The use of a chokehold that has led to deaths by police officers is prohibited by the Abilene Police Department, Interim Police Chief Jason Wilkins told the Abilene City Commission at a study session Monday.
Wilkins also said the police department is expecting some type of reform.
“Certainly across the country, what is going on, police reform is coming,” Wilkins said. “What that is going to look like, I don’t know. I want to reassure you the Abilene Police Department is dedicated to following whatever those recommendations may be.”
The use of the chokehold has been questioned in the death of Eric Garner in New York and George Floyd in Minneapolis. The recent death of Floyd caused nationwide protests, rioting and a movement to defund the police.
Because of recent events, Wilkins said there might be some questions in the community about “the police department’s use of force policy and some of the equipment that we use to ensure the transparency that those policies are being followed.”
When fully staffed, there are 12 police officers headed by a chief of police and assistant chief.
Wilkins said the officers have a Use of Force Policy that was revamped in 2012 and revised regularly.
“That policy prohibits the use of vascular neck restraints otherwise referred to as a chokehold,” he told commissioners who met in the library but broadcast over YouTube. “Additionally, to avoid the possibility of suffocation, the policy dictates that once an individual is under control and in handcuffs, if they are still facedown, they are to be moved onto their side and seated in an upright position until they are able to be placed in a patrol car and transported to a detention facility.”
Levels of force
The policy outlines five levels of force from compliant to lethal.
“It lays out what options each officer has at each level,” he said. “Any time an officer uses force that is lethal, less lethal force or force that requires medical attention, they fill out what is a Response to Resistance Form.”
That form is then reviewed by the command staff.
Wilkins said that the Abilene Police Department was proactive with the use of body cameras.
“The policy for those body cameras specifically says that during any law enforcement contact or call for service, it is to be activated. Oftentimes things happen rapidly and an officer may be late doing that. Our body cameras do offer a buffering period and goes back 30 seconds from the time it is activated.”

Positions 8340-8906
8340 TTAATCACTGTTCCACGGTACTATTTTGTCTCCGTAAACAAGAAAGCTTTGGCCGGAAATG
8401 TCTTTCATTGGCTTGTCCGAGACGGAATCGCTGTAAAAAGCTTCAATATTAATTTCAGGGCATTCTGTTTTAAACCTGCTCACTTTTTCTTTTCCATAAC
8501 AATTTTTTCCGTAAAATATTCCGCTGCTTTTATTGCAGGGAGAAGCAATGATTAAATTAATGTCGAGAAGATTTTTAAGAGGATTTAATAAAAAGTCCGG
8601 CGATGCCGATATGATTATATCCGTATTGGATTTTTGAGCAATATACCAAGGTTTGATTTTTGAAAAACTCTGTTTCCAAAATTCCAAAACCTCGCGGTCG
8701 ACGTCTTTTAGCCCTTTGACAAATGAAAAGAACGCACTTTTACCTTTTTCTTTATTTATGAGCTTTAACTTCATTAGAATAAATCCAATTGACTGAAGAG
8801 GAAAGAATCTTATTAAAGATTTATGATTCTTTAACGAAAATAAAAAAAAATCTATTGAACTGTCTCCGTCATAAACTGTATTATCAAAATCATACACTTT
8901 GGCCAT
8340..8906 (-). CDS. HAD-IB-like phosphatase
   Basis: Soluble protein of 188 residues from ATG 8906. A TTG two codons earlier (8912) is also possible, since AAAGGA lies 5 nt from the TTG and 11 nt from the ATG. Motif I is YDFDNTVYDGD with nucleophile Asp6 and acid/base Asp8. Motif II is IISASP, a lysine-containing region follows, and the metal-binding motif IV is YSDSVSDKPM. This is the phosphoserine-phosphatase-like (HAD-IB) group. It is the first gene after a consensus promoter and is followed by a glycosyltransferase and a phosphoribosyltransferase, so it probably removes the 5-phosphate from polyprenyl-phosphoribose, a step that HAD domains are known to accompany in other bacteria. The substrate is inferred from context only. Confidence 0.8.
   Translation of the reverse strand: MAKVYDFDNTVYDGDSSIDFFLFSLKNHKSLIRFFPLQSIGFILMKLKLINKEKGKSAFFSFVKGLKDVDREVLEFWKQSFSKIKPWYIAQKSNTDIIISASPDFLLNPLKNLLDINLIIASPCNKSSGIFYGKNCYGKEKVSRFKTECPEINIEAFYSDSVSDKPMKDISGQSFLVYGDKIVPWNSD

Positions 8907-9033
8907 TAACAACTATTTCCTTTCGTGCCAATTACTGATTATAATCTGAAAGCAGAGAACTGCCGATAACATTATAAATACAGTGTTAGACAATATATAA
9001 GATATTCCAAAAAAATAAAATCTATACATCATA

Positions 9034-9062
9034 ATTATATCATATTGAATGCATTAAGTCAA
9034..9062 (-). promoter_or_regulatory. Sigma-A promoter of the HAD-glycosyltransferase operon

Each of the patrol vehicles have cameras that can be activated when a patrol vehicle reaches the speed of 84 miles per hour or can be manually activated.
“That captures what is going on in front of the car as well as what is going on in the car,” Wilkins said.
He said should the vehicle camera not be activated, a time period can still be captured.
Commissioner Dee Marshall asked about the “no-knock warrant” policy of entering a building.
Wilkins said the no-knock warrants have to be specifically requested and approved by the judge that signs the warrant.
“In my 15 years with the department I don’t recall a time when the Abilene Police Department ever used a no-knock search warrant. We knock and announce,” he said. “My expectation is, I want the people inside that house to know who we are. I want the whole neighborhood to know who we are when executing a search warrant.”
Commissioner Tim Shafer said one of the issues in the news is that body cameras are not being turned on.
“What happens if we don’t turn it on?” he asked. “Are there policy procedures?”
Wilkins said the officers would be subject to a policy violation.
He said body cameras came about in 2015 and an update of body cameras is in the works. The new cameras integrate well into the car system.
“If the lights come on in the car, the body camera kicks on as well,” he said.
Commissioner Trevor Witt asked about the discipline process.
According to reports, Derek Chauvin had 17 complaints against him before he was charged with murder in the death of George Floyd.
“It seem like these scenarios were the worst happened because a long time frame of misbehavior was not addressed,” Witt said. “What is the process in our police department if any misbehavior happens?”
Wilkins said it would taken on a case-by-case basis.
“I judge it on severity and frequency,” he said. “I think a lot of things that you see across the country from some of the larger departments where you have complaint after complaint, understand a lot of those officers are probably protected by unions. Police unions across the country are very powerful organizations.”
City Manager Jane Foltz said there is a nationwide search for a police chief, a position vacated with the resignation of Mike Mohn.
Contact Tim Horan at email@example.com.